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# COSC 326 Red and green

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COSC 326
Red and green
In many computer languages (including e.g, Java) division of positive integers is performed by truncating the “correct” answer, so that for instance 13 divided by 3 produces
the result 4 (I just can’t bring myself to write 13/3 = 4.) Given a positive integer n let us
say that an integer k is a near factor of n, if there is some 2 ≤ d ≤ n such that n divided
by d produces the result k. For instance, the near factors of 13 are:
1, 2, 3, 4, 6.
The positive integers are going to be divided into two groups, called green and red,
according to the following rules:
• 1 is green.
• A positive integer n > 1, n is red if more of its near factors are green than are red.
Otherwise, it is green.
For instance:
n Near factors Type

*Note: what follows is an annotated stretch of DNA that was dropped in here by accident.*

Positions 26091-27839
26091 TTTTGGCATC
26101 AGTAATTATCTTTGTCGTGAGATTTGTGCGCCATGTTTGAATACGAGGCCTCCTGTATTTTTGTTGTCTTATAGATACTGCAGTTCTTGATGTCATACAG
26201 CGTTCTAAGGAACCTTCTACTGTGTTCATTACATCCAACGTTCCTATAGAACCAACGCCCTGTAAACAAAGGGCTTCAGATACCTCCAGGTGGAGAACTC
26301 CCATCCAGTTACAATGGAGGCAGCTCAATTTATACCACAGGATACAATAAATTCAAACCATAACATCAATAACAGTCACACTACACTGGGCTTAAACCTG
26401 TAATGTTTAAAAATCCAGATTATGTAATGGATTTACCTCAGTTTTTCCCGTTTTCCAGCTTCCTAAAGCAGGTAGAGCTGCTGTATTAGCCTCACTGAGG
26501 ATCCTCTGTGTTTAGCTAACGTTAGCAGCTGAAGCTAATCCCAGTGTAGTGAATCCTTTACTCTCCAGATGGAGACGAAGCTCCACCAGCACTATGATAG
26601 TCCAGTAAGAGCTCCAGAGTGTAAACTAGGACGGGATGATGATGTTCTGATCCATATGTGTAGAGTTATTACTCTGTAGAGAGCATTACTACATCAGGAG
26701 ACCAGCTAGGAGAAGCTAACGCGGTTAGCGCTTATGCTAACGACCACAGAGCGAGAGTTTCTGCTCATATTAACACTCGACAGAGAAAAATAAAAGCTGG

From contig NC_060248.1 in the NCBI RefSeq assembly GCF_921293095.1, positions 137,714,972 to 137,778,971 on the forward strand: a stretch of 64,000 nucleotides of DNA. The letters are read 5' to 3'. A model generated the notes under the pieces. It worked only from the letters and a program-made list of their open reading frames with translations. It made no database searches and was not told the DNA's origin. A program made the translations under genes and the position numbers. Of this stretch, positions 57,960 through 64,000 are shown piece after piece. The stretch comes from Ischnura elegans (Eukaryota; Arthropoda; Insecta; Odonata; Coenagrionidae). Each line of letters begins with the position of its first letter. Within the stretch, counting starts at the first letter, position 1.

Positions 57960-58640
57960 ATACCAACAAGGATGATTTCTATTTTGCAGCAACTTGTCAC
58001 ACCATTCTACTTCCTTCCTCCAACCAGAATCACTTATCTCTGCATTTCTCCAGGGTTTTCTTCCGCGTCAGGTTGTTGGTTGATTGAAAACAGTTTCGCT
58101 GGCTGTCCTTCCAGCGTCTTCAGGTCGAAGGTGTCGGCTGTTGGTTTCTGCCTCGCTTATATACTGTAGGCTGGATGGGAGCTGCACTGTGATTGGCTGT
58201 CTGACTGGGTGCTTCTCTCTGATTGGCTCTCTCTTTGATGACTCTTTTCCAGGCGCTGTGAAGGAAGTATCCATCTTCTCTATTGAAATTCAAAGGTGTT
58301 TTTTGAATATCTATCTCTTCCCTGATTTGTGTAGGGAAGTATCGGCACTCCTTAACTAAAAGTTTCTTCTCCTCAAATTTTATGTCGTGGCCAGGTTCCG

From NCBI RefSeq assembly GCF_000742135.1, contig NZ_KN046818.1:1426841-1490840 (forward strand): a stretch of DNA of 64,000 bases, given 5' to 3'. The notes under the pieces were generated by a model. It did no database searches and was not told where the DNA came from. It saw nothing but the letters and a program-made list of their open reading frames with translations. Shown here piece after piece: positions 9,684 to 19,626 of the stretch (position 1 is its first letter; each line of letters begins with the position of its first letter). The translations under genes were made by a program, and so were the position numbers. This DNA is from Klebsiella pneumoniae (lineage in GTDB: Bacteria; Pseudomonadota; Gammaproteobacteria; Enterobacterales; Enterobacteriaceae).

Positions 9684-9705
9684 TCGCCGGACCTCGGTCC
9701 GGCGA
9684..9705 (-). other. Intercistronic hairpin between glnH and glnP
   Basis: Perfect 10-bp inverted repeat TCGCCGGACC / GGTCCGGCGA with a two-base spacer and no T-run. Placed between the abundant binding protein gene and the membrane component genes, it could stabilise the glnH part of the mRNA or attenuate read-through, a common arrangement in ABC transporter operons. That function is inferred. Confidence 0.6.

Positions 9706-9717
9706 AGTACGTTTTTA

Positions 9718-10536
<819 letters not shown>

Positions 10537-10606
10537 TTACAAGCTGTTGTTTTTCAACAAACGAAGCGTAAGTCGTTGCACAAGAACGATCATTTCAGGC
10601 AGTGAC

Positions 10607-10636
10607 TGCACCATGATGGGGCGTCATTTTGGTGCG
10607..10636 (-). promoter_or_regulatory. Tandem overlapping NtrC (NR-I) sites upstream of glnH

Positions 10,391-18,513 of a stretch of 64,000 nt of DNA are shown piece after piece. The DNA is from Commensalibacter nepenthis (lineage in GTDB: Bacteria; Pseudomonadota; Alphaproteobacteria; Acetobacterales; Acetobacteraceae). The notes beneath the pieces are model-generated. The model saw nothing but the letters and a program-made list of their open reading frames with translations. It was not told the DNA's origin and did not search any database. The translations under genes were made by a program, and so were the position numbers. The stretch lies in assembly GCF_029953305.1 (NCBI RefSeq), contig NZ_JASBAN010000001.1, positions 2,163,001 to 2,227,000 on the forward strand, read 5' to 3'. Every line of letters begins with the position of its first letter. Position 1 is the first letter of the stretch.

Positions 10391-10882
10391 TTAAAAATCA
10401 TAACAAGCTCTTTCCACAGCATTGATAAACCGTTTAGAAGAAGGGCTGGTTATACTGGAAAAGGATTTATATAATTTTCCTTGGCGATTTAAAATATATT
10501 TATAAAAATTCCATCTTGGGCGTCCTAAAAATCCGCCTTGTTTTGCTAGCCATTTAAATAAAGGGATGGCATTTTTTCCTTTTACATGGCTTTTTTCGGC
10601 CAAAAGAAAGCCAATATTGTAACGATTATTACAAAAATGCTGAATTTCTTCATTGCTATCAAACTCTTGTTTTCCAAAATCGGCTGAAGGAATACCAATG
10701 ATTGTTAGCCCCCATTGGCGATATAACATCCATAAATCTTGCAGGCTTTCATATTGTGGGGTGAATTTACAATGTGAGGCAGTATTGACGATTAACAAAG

1 Green
2 1 Red
3 1 Red
4 1, 2 Green
5 1, 2 Green
6 1, 2, 3 Green
7 1, 2, 3 Green
8 1, 2, 4 Red
Input from stdin will consist of a series of lines each of which is (supposed to be) a
scenario. A scenario consists of a pair of positive integers, a and b (separated by a space)
with a ⩽ b. The output for a correctly formatted scenario is: a b <colours> where
<colours> is a string consisting of the characters R and G representing the types of
the integers a through b inclusive. If input is incorrectly formatted in any way then
the output for that line should be Bad input: <in> where <in> is a copy of the
input.
You may assume that b will be at most ten million.
(1 point, Individual)